Australian-born musician, Jules Crommelin, started early. The future co-founder of the Byron Bay-born and Berlin-based band Parcels says it’s one of the things about which he’s most proud and happy, that he found his love of music by six years old. And because of an early investment in the craft, he’s now adept and innovative with the art form now.
Growing up, Crommelin’s mother and her then-husband had a big vinyl record collection and the music would spill out into all the rooms of the house from the various speakers set up for total surround sound—everything from Steely Dan to David Bowie to Al Green and Rodriguez. Today, his band’s new forthcoming LP reflects both a wide taste in music and a deep love for songwriting. The double album, Day/Night, drops Friday, November 5.
“I feel like I was very lucky,” says Crommelin, “in the fact that I started very early.”
Crommelin remembers first plucking a guitar around three years old. From then, he was in love. He just wanted to play music. He knew sincerely down to his bones that he was going to be a professional musician. He says he never had a “plan B.” In fact, music fueled him and strengthened him when he was at his most vulnerable.
“I think I used being a musician as a bit of a weapon,” he says. “I was majorly bullied through primary school. I had a really hard time through school. I was quite shy and a small kid.” He adds, “I used music like this thing—I had this smugness about it. I knew I could do it, so it was a weapon for me. I don’t know if I accepted anyone saying, ‘Oh, you’re not going to become a musician.’ I remember feeling like, ‘You have no idea.’”
Prior to Parcels—a five-piece band that formed in earnest in 2014— many of the members were in other bands. Crommelin was in a metal band at the time. Others were in folk bands and funk bands. But when the members got together to form Parcels, Crommelin says, everything fell into its proper place.
“Everything just kind of clicked,” he says. “It just felt right. Like, this works.”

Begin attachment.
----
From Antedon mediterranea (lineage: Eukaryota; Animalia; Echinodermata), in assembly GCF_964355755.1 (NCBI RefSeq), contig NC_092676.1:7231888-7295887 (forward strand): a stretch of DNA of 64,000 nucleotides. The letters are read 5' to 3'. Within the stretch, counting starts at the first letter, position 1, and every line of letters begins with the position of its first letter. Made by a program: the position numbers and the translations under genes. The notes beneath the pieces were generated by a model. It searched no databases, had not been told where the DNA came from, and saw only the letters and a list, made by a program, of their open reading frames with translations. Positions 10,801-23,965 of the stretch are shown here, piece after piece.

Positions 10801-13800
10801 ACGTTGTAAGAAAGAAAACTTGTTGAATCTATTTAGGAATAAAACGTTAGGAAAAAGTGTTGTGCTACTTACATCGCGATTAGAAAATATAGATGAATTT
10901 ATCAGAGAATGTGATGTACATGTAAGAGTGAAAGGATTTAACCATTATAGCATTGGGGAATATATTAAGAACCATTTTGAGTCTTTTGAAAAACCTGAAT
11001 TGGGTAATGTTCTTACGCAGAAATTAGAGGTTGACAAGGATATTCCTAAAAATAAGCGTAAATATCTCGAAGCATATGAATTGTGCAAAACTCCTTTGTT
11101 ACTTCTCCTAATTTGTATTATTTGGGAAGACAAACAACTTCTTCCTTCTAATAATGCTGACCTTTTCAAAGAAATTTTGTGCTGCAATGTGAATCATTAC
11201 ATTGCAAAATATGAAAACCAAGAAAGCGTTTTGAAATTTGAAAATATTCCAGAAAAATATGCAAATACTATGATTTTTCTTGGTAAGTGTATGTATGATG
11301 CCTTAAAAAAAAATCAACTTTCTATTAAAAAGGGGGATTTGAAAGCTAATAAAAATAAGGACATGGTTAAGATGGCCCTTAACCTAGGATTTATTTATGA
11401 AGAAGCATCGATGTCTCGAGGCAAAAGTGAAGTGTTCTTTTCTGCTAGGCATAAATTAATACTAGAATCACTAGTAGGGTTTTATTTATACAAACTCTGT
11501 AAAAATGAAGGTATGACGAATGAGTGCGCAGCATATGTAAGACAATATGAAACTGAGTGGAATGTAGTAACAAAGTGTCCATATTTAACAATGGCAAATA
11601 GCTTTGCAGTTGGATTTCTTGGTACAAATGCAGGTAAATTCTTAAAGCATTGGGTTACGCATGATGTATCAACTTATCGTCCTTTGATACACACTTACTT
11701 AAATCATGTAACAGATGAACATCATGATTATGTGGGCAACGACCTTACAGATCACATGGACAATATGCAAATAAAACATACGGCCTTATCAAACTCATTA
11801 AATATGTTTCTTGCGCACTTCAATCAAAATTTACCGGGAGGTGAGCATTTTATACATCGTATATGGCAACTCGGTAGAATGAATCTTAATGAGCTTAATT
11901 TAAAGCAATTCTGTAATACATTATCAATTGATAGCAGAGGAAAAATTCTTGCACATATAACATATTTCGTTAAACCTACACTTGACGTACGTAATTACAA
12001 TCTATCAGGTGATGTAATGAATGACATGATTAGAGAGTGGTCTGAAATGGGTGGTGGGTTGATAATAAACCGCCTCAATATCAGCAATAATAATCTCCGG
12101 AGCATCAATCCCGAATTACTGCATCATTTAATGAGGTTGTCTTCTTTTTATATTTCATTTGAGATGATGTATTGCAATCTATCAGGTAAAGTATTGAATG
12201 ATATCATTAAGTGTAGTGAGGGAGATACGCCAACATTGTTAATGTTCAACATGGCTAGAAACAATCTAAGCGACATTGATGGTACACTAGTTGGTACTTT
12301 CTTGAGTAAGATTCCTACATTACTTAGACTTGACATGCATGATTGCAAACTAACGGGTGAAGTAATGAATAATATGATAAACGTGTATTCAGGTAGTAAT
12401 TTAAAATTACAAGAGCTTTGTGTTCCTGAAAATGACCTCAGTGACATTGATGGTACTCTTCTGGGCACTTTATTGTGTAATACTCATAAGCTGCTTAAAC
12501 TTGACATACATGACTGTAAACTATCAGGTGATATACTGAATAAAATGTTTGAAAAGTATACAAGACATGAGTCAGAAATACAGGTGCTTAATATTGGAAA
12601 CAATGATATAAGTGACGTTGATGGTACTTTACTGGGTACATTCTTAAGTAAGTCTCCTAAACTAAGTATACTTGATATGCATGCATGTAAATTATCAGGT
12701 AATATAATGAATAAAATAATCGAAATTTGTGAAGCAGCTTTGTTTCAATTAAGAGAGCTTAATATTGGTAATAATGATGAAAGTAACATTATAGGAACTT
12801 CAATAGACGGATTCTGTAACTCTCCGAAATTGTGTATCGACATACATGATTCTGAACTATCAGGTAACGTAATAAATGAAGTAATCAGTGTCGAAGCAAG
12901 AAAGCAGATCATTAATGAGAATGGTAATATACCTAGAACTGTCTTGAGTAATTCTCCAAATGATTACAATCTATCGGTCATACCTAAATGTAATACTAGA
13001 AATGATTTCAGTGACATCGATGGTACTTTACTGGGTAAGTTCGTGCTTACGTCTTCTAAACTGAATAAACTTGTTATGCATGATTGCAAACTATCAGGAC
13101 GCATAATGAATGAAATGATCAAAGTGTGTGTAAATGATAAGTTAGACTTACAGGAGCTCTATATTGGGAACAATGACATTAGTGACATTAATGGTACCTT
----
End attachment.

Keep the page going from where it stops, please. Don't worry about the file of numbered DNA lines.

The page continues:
At its core, Parcels was to get people moving. Crommelin says he and the group are squarely interested in dance music, the hypnotic stuff that almost puts people in a trance. But Parcels isn’t necessarily the thumping, boom-boom-boom that club and techno songs offer. They go at the aim in their own way, smooth and silky. Like a familiar voice in your ear. After six months of playing together, the group moved to Berlin, Germany, where they remain based.
“We went to a club the other weekend for the first time in maybe three or four years,” Crommelin says, “and just was so blown away. It was an amazing night, such good music. For the first time, I really appreciated techno and dance music.” He adds, “That consistence and the idea of just having the same thing over and over, repeating—that’s what we’ve been chasing.”
Crommelin calls it the feeling of “ecstasy.” And while drugs can be associated with it, that’s not what he’s after. Instead, it’s almost music as a drug. In that healthy way music can be. When Parcels got together, they wanted to be “groovy,” Crommelin says. And in keeping to these touchstones—groovy, dance-inducing—the band is simultaneously free to experiment, refine and find its collective voice.
“We’re starting to find our voice,” Crommelin says. “It’s been a journey to this point.”
Steps build on one another. Just as Crommelin’s early entry into music has led to his production prowess today, each step that Parcels has made along the way has led them to this moment. The band takes steps as much as it sheds intellectual dead weight. And like many bands, the recent COVID-19 pandemic allowed the group to slow down, reflect and write.
“I feel like we can learn from history,” Crommelin says, “and we’re trying to. We’re in this movement now of breaking down the barriers of this manly toxicity and this whole movement of being mindful and being vulnerable.”
These factors all play as points swirling in and around the band’s new album. In fact, each of the songs served as almost a series of group band therapy sessions. From standouts like “Theworstthing” and “Shadow” to the hit “Somethinggreater,” it was all about talking through the subject matter, settling into it, collectively.
“Patrick [Hetherington] and I would write a song,” Crommelin says, “but then we would bring it to the band and we would talk about it and bring everybody into the feeling, which was a strange but great exercise. It was like group therapy.”
For Parcels, which also boasts the distinction of having worked closely in the studio with the famed group Daft Punk, the future is bright but also unknown in the way that everyone’s future is precarious and uncertain. The band hasn’t played a “proper” gig in a year-and-a-half and the group is aching to get out. That feed loop, that symbiosis with the audience— Crommelin and company have missed that. For the artist, music is all about movement.
“What I love most about music,” Crommelin says, “is the fact that it can transcend you. It sends you to a place that’s kind of other-worldly. It’s in a way an escape and also a settling into your own body at the same time. It takes you out of yourself.”
Photo courtesy of BTPR